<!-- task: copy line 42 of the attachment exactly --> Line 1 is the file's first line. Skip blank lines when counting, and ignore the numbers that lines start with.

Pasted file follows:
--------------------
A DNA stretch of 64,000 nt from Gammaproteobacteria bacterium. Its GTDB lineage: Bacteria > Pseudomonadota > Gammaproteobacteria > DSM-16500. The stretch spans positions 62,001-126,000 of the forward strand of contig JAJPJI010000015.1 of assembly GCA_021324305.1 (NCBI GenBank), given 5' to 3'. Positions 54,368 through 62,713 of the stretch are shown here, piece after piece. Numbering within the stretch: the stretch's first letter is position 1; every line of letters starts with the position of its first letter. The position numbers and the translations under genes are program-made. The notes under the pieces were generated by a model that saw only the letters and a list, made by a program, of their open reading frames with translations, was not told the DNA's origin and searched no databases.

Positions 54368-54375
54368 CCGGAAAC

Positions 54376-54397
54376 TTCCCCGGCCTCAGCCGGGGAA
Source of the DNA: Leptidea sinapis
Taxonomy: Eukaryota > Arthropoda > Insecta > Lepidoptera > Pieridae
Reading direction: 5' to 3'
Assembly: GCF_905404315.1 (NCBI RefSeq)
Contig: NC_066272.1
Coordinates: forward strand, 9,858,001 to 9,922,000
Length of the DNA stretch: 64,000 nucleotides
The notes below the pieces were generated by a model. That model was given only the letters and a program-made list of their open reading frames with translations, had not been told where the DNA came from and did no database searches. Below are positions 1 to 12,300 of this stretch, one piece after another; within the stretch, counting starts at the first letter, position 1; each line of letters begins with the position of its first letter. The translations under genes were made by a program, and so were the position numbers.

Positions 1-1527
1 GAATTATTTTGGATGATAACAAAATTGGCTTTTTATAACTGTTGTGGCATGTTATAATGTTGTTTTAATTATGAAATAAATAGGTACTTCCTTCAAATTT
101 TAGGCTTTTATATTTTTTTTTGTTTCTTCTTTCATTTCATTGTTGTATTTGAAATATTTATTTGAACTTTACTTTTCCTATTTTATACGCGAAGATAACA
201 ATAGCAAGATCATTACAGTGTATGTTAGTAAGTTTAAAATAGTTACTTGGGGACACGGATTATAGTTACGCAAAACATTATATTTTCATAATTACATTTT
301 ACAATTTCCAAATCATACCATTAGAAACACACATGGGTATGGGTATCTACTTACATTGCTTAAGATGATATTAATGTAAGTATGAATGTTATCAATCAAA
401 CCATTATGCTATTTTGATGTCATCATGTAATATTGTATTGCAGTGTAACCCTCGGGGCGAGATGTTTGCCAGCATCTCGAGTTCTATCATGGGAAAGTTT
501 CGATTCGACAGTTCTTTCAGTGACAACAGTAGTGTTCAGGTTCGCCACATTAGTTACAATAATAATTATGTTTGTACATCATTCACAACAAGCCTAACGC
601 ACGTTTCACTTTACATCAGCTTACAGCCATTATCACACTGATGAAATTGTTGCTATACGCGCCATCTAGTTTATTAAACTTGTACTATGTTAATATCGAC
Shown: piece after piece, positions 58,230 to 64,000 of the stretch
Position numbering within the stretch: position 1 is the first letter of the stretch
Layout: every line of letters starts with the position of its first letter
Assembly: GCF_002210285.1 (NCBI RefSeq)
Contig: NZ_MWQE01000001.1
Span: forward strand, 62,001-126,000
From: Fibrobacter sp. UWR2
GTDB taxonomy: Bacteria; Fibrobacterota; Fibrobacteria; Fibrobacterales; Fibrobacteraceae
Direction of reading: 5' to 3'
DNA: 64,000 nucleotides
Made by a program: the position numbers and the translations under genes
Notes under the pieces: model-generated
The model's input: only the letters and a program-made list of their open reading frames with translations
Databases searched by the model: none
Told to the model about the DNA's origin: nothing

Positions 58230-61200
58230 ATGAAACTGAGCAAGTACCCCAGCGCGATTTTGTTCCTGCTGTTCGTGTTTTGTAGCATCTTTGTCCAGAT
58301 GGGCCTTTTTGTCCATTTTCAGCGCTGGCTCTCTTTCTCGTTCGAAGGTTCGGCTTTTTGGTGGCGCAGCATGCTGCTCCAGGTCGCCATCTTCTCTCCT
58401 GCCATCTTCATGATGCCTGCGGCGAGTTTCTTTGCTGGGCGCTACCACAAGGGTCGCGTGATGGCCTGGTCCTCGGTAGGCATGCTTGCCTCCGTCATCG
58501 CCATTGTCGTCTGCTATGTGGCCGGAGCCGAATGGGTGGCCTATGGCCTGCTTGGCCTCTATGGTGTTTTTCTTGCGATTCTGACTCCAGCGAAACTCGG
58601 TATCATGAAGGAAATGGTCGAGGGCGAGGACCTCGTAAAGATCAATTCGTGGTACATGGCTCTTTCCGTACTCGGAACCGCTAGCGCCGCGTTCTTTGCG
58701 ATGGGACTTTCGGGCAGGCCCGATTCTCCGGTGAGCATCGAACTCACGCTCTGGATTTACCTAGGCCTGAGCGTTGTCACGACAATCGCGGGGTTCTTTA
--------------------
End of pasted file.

58601 TATCATGAAGGAAATGGTCGAGGGCGAGGACCTCGTAAAGATCAATTCGTGGTACATGGCTCTTTCCGTACTCGGAACCGCTAGCGCCGCGTTCTTTGCG